“It is not the strongest of the species that survives, nor the most intelligent that survives. It is the one that is the most adaptable to change,” as noted in a famous quote summarizing Charles Darwin’s 1859 book, “The Origin of Species.” Never has this statement been truer for business. To survive, companies must be willing — and able — to change fast. In the digital era, leadership comes from a company’s ability to recognize shifts in the market landscape and adapt quickly.

Goal is to deliver end-to-end SDN-like agility.

With “software defined” stuff being around for well over five years now, one of the challenges that’s arisen is that we’ve created a world of software-defined silos… we have the software-defined WAN (SD-WAN), the software-defined network (SDN), and the software-defined data center (SDDC), just to name a few. The problem is, businesses no longer live in a world of silos. Using cross-domain technologies, they’ve broken down the walls so that all infrastructure components work together to deliver services.

Take the cloud, for example. The cloud isn’t just a data center thing or a WAN thing but rather a network-centric compute model. This means companies must consider the whole network when moving to cloud-first models. Having to manage separate SD-WAN and SDN environments can slow down a company’s ability to make changes at cloud speeds, a problem that is in contradiction to one of the big value propositions of software-defined anything — as “SDx” is supposed to mean speed and agility.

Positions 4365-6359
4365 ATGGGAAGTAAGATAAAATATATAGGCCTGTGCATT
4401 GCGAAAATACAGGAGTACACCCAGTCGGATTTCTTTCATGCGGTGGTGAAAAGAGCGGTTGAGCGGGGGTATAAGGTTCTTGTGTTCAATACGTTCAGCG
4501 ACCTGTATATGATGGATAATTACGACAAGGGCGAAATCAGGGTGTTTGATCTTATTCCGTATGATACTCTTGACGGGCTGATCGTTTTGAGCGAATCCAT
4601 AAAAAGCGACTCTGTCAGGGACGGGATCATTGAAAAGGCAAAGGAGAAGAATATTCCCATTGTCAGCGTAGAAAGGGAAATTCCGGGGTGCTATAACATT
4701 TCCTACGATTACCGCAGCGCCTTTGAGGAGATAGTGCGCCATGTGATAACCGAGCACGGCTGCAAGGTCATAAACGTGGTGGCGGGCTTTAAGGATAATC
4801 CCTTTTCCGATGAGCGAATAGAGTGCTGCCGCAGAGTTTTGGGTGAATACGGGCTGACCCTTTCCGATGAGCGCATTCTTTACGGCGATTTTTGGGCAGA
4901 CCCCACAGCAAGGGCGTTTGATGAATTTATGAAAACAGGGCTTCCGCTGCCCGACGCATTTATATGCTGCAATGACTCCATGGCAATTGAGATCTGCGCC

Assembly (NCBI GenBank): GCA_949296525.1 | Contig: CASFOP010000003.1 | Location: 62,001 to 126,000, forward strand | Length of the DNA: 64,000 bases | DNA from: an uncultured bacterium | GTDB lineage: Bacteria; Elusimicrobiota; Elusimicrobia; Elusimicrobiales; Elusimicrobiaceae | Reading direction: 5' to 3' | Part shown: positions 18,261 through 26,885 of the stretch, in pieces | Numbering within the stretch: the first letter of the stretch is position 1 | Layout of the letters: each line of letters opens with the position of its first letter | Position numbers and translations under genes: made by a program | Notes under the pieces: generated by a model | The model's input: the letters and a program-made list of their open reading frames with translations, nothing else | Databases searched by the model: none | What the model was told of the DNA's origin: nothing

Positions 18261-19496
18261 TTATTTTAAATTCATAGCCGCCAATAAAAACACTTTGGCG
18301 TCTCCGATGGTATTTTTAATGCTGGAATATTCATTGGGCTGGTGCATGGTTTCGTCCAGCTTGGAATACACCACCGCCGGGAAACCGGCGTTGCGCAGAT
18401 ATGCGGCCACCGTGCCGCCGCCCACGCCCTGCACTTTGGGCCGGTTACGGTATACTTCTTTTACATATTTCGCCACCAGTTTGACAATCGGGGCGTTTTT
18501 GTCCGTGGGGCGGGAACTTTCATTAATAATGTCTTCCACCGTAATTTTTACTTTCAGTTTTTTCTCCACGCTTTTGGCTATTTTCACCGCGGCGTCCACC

Together As One

This week Avaya and FatPipe Networks jointly announced a strategic partnership aimed at bringing these two worlds together. The two vendors will combine expertise to deliver a single, integrated, validated solution that is both a data-center focused SDN and an SD-WAN.

During his keynote address at Cisco Live, CEO Chuck Robbins rallies
business customers to take charge in digital transformation.

In yesterday’s opening keynote at Cisco Live, the summer camp for geeks, Cisco CEO Chuck Robbins struck an optimistic tone… and why not? In his first year as CEO, he has accomplished a great many things, including a corporate restructuring and acquisition of 15 companies.

That said, Robbins directed most of his optimism toward the audience of 28,000 live attendees and more than 100,000 viewers watching the live video stream. At one point, for example, he emphatically stated, “our time is now,” meaning the network’s role has changed. Instead of viewing the network as “plumbing,” many of the enterprise IT professionals comprising the bulk of the Cisco Live audience now consider it a strategic enabler of business change.

The rise of digital transformation has driven the change in sentiment, and that has allowed Cisco to flex its muscles and become a much more strategic partner to the business. All of the building blocks of digitization — collaboration, Internet of Things (IoT), cloud computing, security, automation, and analytics — are network-centric in nature. In other words, the network has become the foundation for the digital enterprise.